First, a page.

Linked by Thom Holwerda on Wed 13th Aug 2008 23:50 UTC
Mac OS X An interesting article has been making its way around the internet the past few days, titled "Top 10 Usability Highs Of Mac OS". Mac OS X indeed does some things very, very right, just like many other operating systems and graphical environments do some things very, very right. The issue with the list of the article in question is that many of the items on the list are not exactly examples of "Usability Highs" at all.
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RE[2]: a kernel panic?
by ggeldenhuys on Thu 14th Aug 2008 08:40 UTC in reply to "RE: a kernel panic?"
ggeldenhuys
Member since:
2006-11-13

Since I run bleeding edge -mm series kernels on my laptop I have seen many of them.


Just to make sure everybody knows.... kernel panics are expected in bleeding edge software. No matter the OS.

What happens is that the graphical desktop just stops. No mouse movement, no screen updates.


Do you know if Linux has something similar to what I used in OS/2. Back in the days when I used OS/2, I had a watchdog daemon running and it was link to any external switch - I simply used my joystick. If a system crash occured that froze the keyboard and mouse, I could click the joystick button and the watchdog daemon kills the hanging program returning control back to me. This was awesome. At the moment (under Linux), I go to my co-workers PC, SSH into mine and kill the process myself. I would love the watchdog/joystick feature under Linux though!

Reply Parent Score: 2

RE[3]: a kernel panic?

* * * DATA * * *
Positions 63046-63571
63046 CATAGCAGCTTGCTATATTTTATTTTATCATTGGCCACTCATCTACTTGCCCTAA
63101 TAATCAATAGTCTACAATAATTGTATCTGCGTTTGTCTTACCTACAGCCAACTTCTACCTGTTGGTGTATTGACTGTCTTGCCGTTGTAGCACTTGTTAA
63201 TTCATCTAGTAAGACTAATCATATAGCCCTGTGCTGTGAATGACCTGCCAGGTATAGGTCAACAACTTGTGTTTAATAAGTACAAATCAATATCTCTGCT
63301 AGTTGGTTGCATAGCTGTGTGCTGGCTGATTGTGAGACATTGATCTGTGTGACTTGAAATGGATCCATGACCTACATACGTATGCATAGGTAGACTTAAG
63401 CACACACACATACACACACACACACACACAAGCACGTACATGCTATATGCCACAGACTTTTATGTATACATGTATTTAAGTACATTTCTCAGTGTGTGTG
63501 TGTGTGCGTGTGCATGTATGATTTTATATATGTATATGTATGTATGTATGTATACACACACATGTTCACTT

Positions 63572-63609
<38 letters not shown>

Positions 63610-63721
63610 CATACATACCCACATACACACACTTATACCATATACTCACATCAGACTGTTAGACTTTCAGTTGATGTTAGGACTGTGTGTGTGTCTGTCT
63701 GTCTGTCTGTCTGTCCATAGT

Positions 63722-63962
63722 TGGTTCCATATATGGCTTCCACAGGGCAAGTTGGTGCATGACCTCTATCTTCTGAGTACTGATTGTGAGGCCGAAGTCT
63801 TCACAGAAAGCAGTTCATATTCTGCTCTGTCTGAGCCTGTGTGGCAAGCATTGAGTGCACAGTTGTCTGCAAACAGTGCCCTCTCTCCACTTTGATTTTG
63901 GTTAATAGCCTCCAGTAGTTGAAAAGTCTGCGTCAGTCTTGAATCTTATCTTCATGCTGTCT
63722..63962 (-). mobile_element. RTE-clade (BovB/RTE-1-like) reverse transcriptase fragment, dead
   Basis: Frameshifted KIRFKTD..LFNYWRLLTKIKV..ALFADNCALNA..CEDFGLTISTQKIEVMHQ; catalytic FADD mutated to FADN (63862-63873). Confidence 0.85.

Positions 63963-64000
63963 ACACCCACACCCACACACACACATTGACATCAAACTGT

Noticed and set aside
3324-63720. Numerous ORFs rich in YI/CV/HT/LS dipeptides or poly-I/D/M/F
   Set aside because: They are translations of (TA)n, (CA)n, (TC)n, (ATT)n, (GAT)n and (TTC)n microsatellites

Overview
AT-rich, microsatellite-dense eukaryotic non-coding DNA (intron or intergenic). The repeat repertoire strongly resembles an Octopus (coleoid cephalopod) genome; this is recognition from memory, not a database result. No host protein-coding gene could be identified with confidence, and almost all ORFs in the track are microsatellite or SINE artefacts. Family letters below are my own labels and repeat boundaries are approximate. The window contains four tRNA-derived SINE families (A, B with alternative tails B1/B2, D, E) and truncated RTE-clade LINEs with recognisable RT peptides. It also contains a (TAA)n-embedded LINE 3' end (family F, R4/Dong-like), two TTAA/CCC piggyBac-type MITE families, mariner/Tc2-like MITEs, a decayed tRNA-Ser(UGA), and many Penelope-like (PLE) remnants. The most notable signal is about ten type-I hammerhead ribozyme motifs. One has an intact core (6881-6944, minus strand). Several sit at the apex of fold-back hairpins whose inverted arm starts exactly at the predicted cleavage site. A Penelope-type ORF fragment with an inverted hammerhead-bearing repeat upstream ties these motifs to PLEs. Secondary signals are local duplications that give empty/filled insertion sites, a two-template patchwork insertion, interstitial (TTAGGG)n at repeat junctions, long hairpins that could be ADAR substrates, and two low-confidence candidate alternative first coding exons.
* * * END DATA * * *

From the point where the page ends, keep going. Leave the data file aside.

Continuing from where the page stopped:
by Laurence on Thu 14th Aug 2008 11:23 in reply to "RE[2]: a kernel panic?"
Laurence Member since:
2007-03-26

Do you know if Linux has something similar to what I used in OS/2. Back in the days when I used OS/2, I had a watchdog daemon running and it was link to any external switch - I simply used my joystick. If a system crash occured that froze the keyboard and mouse, I could click the joystick button and the watchdog daemon kills the hanging program returning control back to me. This was awesome. At the moment (under Linux), I go to my co-workers PC, SSH into mine and kill the process myself. I would love the watchdog/joystick feature under Linux though!

If it's just an X application that's locking then [alt]+[F7] into the CLI then proceed to do the same as what you're co-workers would have done except from your own desktop.

You can then [alt]+[F1] to get back into your X session.

You may need to check I got the F key's correct though.(I wasn't 100% certain on them)

Reply Parent Score: 2

RE[3]: a kernel panic?
by zlynx on Thu 14th Aug 2008 13:53 in reply to "RE[2]: a kernel panic?"
zlynx Member since:
2005-07-20

No, there is no watchdog daemon to return control to the user. Once the kernel panics, user-space is not run anymore. Unless it is set for a timed reboot or a kdump, the kernel goes into an idle loop and that is the end of everything.

Reply Parent Score: 3

RE[4]: a kernel panic?
by ichi on Thu 14th Aug 2008 15:35 in reply to "RE[3]: a kernel panic?"
ichi Member since:
2007-03-06

Enable "Watchdog Timer support" in the kernel and use the watchdog daemon: ftp://ibiblio.org/pub/Linux/system/daemons/watchdog/

Reply Parent Score: 4

RE[4]: a kernel panic?
by righard on Thu 14th Aug 2008 16:03 in reply to "RE[3]: a kernel panic?"
righard Member since:
2007-12-26

You can still use this after a kernel panic:
http://en.wikipedia.org/wiki/Magic_SysRq_key

Reply Parent Score: 1